Fake News: Teenager Does NOT Die Of Stomach Cancer After Eating Instant Noodles Every Day

fake-news:-teenager-does-not-die-of-stomach-cancer-after-eating-instant-noodles-every-day

Did a Taiwanese teenager die of stomach cancer after eating instant noodles every day? No, that’s not true: There is no medical research drawing a direct link between daily consumption of instant ramen noodles and cancer. The story making they claim gave no details, including the name of the teen, the year it supposedly happened, or the university to the deceased teen attended. The only name given was that of a doctor who purportedly treated the teen, however, there is no online record of such a doctor, except in the several versions of this false story.

The story originated from an article (archived here) where it was published by PinoyNewz.com on Dec. 13, 2019, under the title “Teenager Dies of Stomach Cancer After Eating Instant Noodles Every Day”. It opened:

Instant noodles are cheap, quick, and easy to make, but what you don’t know is that they are also potentially harmful to your digestive health.

Taiwan has been shaken by news of an exemplary, hardworking university student who died recently from stomach cancer…

As his symptoms worsened, his family took him to a hospital for a check-up.

The diagnosis was absolutely gutting because he had stage four stomach cancer, and his chances of pulling through were extremely slim.

After a year of battling the disease, the boy with a bright academic future succumbed to the disease.

Screenshot of https://www.pinoynewz.com/2019/12/teenager-dies-of-stomach-cancer-after-eating-instant-noodles-everyday.html?fbclid=IwAR0wSzY6hPy2LmiBD3r6QcrWXFL3Ku6lkXZvxr6KYvB0MxCJQvLb3aoZ4ME

Users on social media only saw this image, thumbnail and text:

The most recent story, which is currently circulating on the internet, is a copy-and-paste job of stories published in 2018. None of the previous versions offered any details, other than to claim that a Taiwan website site had previously reported it. We have been unable to locate that story.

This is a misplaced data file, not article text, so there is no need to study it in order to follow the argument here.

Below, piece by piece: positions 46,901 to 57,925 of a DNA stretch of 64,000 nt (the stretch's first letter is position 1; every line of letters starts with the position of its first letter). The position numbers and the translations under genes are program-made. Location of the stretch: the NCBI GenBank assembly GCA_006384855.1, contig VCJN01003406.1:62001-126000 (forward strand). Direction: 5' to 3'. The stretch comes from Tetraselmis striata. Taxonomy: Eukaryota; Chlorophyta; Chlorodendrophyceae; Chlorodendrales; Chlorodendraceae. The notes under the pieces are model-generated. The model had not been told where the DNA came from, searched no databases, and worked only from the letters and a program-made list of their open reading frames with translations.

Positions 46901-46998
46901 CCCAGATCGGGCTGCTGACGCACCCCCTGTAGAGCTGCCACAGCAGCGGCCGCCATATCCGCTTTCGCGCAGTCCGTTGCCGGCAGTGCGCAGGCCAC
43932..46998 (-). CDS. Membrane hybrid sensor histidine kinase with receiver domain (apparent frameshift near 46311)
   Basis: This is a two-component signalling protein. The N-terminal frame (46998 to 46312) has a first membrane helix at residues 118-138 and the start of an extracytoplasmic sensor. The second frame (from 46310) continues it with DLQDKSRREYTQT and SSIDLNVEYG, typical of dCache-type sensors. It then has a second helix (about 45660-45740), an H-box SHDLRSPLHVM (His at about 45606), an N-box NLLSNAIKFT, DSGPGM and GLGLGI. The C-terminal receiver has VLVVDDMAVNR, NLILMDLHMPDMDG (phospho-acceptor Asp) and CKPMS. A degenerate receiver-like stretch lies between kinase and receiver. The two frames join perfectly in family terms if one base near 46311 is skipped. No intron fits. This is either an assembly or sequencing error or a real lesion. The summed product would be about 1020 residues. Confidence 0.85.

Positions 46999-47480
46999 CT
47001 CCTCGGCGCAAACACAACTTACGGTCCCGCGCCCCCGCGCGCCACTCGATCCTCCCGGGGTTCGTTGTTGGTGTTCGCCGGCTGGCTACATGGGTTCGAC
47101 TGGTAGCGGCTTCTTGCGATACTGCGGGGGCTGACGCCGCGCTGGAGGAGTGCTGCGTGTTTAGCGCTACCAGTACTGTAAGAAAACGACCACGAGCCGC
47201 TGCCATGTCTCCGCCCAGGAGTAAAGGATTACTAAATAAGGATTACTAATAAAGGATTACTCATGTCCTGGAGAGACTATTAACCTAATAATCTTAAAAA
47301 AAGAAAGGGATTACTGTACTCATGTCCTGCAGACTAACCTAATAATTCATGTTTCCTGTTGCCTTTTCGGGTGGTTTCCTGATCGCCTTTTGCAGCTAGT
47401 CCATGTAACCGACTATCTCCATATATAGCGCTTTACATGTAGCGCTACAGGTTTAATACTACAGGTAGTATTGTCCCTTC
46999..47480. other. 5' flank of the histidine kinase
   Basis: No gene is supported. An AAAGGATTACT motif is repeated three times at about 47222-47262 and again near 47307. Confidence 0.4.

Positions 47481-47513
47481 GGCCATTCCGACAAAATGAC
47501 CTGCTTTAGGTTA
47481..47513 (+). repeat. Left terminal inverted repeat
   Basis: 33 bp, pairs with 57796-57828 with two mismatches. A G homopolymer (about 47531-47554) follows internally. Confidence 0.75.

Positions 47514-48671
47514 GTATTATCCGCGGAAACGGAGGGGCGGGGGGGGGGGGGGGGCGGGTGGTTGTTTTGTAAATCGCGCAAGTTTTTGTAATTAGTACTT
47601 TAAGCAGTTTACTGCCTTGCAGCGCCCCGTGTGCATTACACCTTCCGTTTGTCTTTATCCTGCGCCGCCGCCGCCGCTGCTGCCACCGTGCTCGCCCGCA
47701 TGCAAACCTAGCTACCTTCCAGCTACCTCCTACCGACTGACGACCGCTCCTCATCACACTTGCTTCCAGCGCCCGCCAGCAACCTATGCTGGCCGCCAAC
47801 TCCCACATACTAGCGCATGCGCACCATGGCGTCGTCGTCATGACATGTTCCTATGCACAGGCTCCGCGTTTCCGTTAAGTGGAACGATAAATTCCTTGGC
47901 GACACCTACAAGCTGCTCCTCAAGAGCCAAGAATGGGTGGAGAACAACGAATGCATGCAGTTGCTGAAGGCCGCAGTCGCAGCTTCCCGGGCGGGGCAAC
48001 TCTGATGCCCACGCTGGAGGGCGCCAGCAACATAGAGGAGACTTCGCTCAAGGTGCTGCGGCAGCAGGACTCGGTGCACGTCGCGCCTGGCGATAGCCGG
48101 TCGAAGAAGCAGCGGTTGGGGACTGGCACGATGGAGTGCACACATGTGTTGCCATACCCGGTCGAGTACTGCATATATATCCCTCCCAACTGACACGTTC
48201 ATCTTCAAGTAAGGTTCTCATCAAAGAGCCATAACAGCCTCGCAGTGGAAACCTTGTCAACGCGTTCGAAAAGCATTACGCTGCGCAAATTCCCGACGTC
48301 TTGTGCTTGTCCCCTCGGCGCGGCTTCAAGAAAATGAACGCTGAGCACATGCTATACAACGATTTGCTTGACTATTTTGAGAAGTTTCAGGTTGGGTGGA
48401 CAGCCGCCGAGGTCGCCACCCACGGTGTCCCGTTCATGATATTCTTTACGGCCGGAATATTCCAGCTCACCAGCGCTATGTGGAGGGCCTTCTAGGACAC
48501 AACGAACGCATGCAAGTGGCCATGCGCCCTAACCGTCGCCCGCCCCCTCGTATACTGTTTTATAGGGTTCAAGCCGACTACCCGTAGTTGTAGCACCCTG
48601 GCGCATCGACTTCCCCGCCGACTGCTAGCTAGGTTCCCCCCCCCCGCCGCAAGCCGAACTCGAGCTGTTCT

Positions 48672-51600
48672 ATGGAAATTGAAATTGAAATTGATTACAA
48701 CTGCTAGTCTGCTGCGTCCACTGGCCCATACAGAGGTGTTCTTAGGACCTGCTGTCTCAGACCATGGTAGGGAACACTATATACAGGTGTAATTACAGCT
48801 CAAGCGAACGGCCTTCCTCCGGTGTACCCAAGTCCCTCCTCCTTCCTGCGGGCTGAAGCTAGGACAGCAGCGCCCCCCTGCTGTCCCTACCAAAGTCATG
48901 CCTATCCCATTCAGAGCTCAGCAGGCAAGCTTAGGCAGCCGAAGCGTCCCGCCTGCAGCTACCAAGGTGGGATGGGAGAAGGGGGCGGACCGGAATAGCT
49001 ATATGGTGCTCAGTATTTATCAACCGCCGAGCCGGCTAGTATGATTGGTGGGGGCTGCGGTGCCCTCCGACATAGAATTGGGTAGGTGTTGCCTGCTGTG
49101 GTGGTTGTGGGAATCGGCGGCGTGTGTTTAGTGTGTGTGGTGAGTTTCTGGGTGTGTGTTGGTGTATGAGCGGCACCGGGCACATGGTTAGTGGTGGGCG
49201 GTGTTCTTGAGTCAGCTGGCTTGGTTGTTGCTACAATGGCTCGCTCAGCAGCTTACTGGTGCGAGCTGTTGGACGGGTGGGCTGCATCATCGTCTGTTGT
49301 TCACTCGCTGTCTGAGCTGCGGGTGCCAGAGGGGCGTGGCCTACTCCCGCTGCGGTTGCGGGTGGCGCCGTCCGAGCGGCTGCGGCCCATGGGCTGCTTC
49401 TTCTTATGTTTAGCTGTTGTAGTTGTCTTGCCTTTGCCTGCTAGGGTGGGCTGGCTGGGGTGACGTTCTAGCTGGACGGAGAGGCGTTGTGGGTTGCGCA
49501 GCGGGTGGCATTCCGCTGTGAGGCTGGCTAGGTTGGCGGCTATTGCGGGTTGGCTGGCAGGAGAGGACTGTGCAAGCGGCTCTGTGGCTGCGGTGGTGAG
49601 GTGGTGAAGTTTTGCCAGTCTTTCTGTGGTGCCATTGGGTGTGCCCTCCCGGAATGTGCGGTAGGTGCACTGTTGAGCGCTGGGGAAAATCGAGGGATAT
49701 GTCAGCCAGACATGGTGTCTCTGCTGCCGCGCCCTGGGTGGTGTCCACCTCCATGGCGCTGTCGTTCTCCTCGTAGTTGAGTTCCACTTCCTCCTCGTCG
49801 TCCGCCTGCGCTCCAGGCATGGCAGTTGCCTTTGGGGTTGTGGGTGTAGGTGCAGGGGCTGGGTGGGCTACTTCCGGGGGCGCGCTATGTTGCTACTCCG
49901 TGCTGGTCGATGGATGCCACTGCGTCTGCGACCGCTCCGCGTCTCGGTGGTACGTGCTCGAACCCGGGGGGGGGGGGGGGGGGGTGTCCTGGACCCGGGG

The story plays off fears of Terriary-butyl hydroquinone (TBHQ), a preservative for unsaturated vegetable oils and many animal fats that are edible. Meanwhile, the rumor that instant noodles can cause cancer has been tied to the ingredient monosodium glutamate (MSG). MSG is the main “flavor enhancer” of all processed food in Asia, according to Vice, which attributes much of their information to Della Rachmadia Annur, a nutritionist at the Prawijaya Women and Children’s Hospital:

So is MSG bad for your health? Not at all. The US Food and Drug Administration said that MSG was safe for consumption–and this is in a country that is so afraid of MSG that Chinese takeouts routinely advertise “NO MSG” on their menus. In the 1960s, when Chinese food was first spreading across the United States, diners started to complain that all the MSG was causing numbness and headaches. The press quickly dubbed the phenomenon “Chinese Restaurant Syndrome” but, in reality, there was no such thing.

And MSG itself isn’t always an additive. It’s naturally found in cheese and tomatoes. MSG is a chemical in the same way that water and oxygens are chemicals, according to an expert quoted by the Guardian. Today, MSG is often used as a “supersalt”–an additive that gives food umami instead of just saltiness…

“Instant noodles can trigger cancer cells to be active, but so does all processed food–stuff like corned beef and chicken nuggets,” Della told me. “Both the noodles and the packets of flavoring contain preservatives, which means that they contain a large amount of sodium. Instant noodles can be dangerous for people who already have diabetes or high blood pressure, but it definitely does not directly cause cancer, especially on its own.”

There has been some research studies done tying “instant noodle consumption…with cardiometabolic risk factors among college students in Seoul. The study states:

Increased consumption of instant noodles has recently been reported to be positively associated with obesity and cardiometabolic syndrome in South Korea, which has the highest per capita instant noodle consumption worldwide. This study aimed to investigate the association between instant noodle consumption and cardiometabolic risk factors among college students in Seoul.

Lead Stories investigated a similar claim on Nov. 16, 2019, debunking claims that doctors were warning people to steer clear of instant noodles because of their supposed risk for causing cancer and strokes. The Lead Stories article can be found here:

Fake News: Doctors Do NOT Warn People To Avoid Instant Noodles Due to Cancer and Stroke Risks

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